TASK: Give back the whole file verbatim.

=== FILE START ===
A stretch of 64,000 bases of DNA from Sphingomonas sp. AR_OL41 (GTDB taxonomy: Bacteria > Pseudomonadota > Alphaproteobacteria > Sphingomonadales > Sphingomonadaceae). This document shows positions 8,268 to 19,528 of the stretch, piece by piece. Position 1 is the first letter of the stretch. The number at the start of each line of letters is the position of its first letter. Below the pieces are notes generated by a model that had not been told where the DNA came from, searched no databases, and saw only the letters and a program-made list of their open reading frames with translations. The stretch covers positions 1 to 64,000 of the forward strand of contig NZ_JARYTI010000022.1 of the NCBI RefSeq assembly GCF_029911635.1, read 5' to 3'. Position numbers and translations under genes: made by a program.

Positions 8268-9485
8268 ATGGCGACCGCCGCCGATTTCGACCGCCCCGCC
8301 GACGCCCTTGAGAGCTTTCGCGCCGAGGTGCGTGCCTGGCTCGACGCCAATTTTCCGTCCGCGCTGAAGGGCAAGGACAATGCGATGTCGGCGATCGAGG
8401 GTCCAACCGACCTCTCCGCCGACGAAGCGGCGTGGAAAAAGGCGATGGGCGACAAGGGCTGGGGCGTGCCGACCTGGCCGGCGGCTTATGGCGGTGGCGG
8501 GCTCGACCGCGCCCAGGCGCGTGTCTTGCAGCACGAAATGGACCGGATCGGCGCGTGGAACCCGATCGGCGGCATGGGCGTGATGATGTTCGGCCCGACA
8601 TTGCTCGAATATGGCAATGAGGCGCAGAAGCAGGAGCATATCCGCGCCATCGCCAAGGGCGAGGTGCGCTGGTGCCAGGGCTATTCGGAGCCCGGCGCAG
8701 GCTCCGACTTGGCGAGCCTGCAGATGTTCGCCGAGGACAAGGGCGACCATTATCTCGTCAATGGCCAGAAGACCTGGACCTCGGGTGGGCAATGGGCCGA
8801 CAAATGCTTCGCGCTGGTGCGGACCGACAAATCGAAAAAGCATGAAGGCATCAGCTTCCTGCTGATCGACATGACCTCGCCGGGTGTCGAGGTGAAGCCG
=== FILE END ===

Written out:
A stretch of 64,000 bases of DNA from Sphingomonas sp. AR_OL41 (GTDB taxonomy: Bacteria > Pseudomonadota > Alphaproteobacteria > Sphingomonadales > Sphingomonadaceae). This document shows positions 8,268 to 19,528 of the stretch, piece by piece. Position 1 is the first letter of the stretch. The number at the start of each line of letters is the position of its first letter. Below the pieces are notes generated by a model that had not been told where the DNA came from, searched no databases, and saw only the letters and a program-made list of their open reading frames with translations. The stretch covers positions 1 to 64,000 of the forward strand of contig NZ_JARYTI010000022.1 of the NCBI RefSeq assembly GCF_029911635.1, read 5' to 3'. Position numbers and translations under genes: made by a program.

Positions 8268-9485
8268 ATGGCGACCGCCGCCGATTTCGACCGCCCCGCC
8301 GACGCCCTTGAGAGCTTTCGCGCCGAGGTGCGTGCCTGGCTCGACGCCAATTTTCCGTCCGCGCTGAAGGGCAAGGACAATGCGATGTCGGCGATCGAGG
8401 GTCCAACCGACCTCTCCGCCGACGAAGCGGCGTGGAAAAAGGCGATGGGCGACAAGGGCTGGGGCGTGCCGACCTGGCCGGCGGCTTATGGCGGTGGCGG
8501 GCTCGACCGCGCCCAGGCGCGTGTCTTGCAGCACGAAATGGACCGGATCGGCGCGTGGAACCCGATCGGCGGCATGGGCGTGATGATGTTCGGCCCGACA
8601 TTGCTCGAATATGGCAATGAGGCGCAGAAGCAGGAGCATATCCGCGCCATCGCCAAGGGCGAGGTGCGCTGGTGCCAGGGCTATTCGGAGCCCGGCGCAG
8701 GCTCCGACTTGGCGAGCCTGCAGATGTTCGCCGAGGACAAGGGCGACCATTATCTCGTCAATGGCCAGAAGACCTGGACCTCGGGTGGGCAATGGGCCGA
8801 CAAATGCTTCGCGCTGGTGCGGACCGACAAATCGAAAAAGCATGAAGGCATCAGCTTCCTGCTGATCGACATGACCTCGCCGGGTGTCGAGGTGAAGCCG